The one potential bear play, CXW, had an extremely wide bid/ask spread on its margins, too wide for me to comfortably play.
I looked at the rest as bull plays.
HY and SJMHF failed confirmation by falling back within their price channels, negating the signals.
MENT and IIVI had bearish ratings from Zacks. I prefer that Zacks either be aligned in the direction of the trade, or at the least, in the case of options plays, be neutral.
After preliminary Elliott wave analysis, I concluded that CG's chart was bearish, contrary to the signal, and TX and SSTK seemed to be topping
I next looked at three small-cap symbols that survived first-level analysis, all having given bull signals.
AXX failed confirmation.
SMP had a neutral rating from Zacks. For stock plays, especially small, lower liquidity stocks, I like Zacks to be aligned in the direction of the trade; neutrality is not enough.
CBZ, the most liquid of the three, is topping, according to a quick Elliott wave analysis.
So I rejected them all and rather than hammer through a detailed Elliott wave count and analysis, am stepping away to brew a second pot of green tea and shall spend an hour relaxing with an excellent work of SciFi, written by a former colleague from my Associated Press days in Washington, D.C., John Lumpkin.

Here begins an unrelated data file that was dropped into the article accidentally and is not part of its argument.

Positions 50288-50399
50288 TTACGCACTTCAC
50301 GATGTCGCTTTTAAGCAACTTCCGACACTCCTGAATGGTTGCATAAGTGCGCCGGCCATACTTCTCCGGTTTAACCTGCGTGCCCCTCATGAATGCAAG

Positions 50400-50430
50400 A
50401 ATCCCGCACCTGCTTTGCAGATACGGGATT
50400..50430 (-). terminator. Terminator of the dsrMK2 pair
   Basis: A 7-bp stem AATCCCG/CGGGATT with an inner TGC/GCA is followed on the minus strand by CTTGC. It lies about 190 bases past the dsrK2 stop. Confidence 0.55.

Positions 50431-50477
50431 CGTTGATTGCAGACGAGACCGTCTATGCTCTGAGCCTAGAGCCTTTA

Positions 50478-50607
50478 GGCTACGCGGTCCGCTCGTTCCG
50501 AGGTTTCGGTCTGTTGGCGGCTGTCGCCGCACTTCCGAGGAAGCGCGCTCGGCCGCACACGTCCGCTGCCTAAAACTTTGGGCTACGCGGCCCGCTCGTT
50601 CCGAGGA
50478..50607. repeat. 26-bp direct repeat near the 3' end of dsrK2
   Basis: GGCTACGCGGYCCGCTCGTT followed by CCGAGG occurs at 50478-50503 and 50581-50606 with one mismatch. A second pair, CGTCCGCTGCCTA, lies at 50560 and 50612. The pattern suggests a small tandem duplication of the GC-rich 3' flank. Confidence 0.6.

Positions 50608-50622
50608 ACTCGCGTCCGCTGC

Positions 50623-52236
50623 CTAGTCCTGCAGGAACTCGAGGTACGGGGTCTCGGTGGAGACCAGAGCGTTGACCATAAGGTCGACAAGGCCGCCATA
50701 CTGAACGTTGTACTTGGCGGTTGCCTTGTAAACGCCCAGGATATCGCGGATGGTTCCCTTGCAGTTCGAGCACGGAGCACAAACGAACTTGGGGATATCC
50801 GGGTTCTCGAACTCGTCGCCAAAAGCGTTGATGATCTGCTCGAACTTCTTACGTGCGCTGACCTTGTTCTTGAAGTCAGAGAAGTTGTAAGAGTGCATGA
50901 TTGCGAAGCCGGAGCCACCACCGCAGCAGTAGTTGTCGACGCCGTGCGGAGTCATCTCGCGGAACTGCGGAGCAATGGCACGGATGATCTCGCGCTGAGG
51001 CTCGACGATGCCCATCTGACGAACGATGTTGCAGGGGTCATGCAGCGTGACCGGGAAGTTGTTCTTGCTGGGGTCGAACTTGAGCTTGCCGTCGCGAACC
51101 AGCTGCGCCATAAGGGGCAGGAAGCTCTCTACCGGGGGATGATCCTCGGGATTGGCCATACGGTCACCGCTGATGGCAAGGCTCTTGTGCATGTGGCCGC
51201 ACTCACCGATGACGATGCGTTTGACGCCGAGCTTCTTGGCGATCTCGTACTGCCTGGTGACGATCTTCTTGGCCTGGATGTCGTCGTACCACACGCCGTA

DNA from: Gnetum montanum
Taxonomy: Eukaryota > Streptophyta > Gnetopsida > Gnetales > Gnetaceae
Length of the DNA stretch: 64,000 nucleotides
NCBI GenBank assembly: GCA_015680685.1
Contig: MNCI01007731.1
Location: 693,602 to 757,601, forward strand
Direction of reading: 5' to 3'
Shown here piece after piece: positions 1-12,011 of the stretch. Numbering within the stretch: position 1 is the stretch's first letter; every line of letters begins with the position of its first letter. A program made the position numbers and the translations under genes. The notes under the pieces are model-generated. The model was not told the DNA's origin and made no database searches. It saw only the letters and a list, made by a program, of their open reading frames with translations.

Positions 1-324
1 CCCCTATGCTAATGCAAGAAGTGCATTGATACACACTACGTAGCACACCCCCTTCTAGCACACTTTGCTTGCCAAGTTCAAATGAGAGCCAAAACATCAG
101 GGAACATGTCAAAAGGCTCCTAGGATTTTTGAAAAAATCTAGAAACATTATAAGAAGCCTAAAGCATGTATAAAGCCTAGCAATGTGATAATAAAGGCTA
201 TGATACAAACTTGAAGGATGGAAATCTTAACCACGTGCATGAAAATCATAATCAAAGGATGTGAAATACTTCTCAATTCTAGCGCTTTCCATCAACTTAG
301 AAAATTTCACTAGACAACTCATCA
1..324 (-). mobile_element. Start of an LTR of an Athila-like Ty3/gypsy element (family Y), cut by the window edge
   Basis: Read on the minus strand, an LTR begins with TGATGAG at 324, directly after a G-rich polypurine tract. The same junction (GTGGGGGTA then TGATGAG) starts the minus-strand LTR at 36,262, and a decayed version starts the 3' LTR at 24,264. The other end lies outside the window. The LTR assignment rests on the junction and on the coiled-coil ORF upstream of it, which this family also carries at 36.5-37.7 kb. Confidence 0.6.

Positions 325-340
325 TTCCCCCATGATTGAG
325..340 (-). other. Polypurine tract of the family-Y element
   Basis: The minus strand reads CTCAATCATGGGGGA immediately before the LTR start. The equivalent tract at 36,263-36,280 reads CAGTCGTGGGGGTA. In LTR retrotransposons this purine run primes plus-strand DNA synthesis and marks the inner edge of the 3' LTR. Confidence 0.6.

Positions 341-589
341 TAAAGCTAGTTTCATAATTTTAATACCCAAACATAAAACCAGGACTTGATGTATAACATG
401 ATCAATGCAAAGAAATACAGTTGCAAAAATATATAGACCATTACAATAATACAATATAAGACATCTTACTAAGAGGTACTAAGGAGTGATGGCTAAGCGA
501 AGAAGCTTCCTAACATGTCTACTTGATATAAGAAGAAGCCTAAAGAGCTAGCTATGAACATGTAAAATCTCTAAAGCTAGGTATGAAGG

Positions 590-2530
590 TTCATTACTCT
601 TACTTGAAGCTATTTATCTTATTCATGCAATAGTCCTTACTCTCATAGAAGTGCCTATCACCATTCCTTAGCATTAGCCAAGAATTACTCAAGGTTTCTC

My shorter-term trading rules can be read here. And the classic Turtle Trading rules on which my rules are based can be read here.
Elliott wave analysis tracks patterns in price movements. The principal practitioner of Elliott wave analysis is Robert Prechter at Elliott Wave International. His book, Elliott Wave Principle, is a must-read for people interested in this form of analysis, as is his most recent publication, Visual Guide to Elliott Wave Trading.
Several web sites summarize Elliott wave theory, among them, Investopedia, StockCharts and Wikipedia.
See my post "Chart Analysis: Nomenclature" for an explanation of my method for labeling waves on the chart.
Tim Bovee, Private Trader tracks the analysis and trades of a private trader for his own accounts. Nothing in this blog constitutes a recommendation to buy or sell stocks, options or any other financial instrument. The only purpose of this blog is to provide education and entertainment.
No trader is ever 100 percent successful in his or her trades. Trading in the stock and option markets is risky and uncertain. Each trader must make trading decision decisions for his or her own account, and take responsibility for the consequences.
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